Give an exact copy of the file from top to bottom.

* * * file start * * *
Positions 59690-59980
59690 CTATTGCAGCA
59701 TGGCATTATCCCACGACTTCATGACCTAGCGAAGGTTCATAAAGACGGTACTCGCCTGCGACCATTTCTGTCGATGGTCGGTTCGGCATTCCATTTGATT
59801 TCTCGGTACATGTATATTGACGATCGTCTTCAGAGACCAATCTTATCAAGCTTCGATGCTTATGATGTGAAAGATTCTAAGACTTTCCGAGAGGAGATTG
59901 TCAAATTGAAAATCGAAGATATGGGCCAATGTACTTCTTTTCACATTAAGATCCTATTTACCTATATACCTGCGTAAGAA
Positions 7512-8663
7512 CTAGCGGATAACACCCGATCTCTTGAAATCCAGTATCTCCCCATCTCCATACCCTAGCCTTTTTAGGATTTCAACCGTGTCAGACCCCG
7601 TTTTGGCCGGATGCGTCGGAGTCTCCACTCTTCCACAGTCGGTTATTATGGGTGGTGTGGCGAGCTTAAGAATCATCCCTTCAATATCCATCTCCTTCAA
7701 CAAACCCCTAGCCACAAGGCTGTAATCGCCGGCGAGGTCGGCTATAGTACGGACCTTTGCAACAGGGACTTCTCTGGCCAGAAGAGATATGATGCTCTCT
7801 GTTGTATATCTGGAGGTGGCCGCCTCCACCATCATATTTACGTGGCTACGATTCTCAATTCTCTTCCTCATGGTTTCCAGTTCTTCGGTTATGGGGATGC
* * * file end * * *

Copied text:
Positions 59690-59980
59690 CTATTGCAGCA
59701 TGGCATTATCCCACGACTTCATGACCTAGCGAAGGTTCATAAAGACGGTACTCGCCTGCGACCATTTCTGTCGATGGTCGGTTCGGCATTCCATTTGATT
59801 TCTCGGTACATGTATATTGACGATCGTCTTCAGAGACCAATCTTATCAAGCTTCGATGCTTATGATGTGAAAGATTCTAAGACTTTCCGAGAGGAGATTG
59901 TCAAATTGAAAATCGAAGATATGGGCCAATGTACTTCTTTTCACATTAAGATCCTATTTACCTATATACCTGCGTAAGAA
Positions 7512-8663
7512 CTAGCGGATAACACCCGATCTCTTGAAATCCAGTATCTCCCCATCTCCATACCCTAGCCTTTTTAGGATTTCAACCGTGTCAGACCCCG
7601 TTTTGGCCGGATGCGTCGGAGTCTCCACTCTTCCACAGTCGGTTATTATGGGTGGTGTGGCGAGCTTAAGAATCATCCCTTCAATATCCATCTCCTTCAA
7701 CAAACCCCTAGCCACAAGGCTGTAATCGCCGGCGAGGTCGGCTATAGTACGGACCTTTGCAACAGGGACTTCTCTGGCCAGAAGAGATATGATGCTCTCT
7801 GTTGTATATCTGGAGGTGGCCGCCTCCACCATCATATTTACGTGGCTACGATTCTCAATTCTCTTCCTCATGGTTTCCAGTTCTTCGGTTATGGGGATGC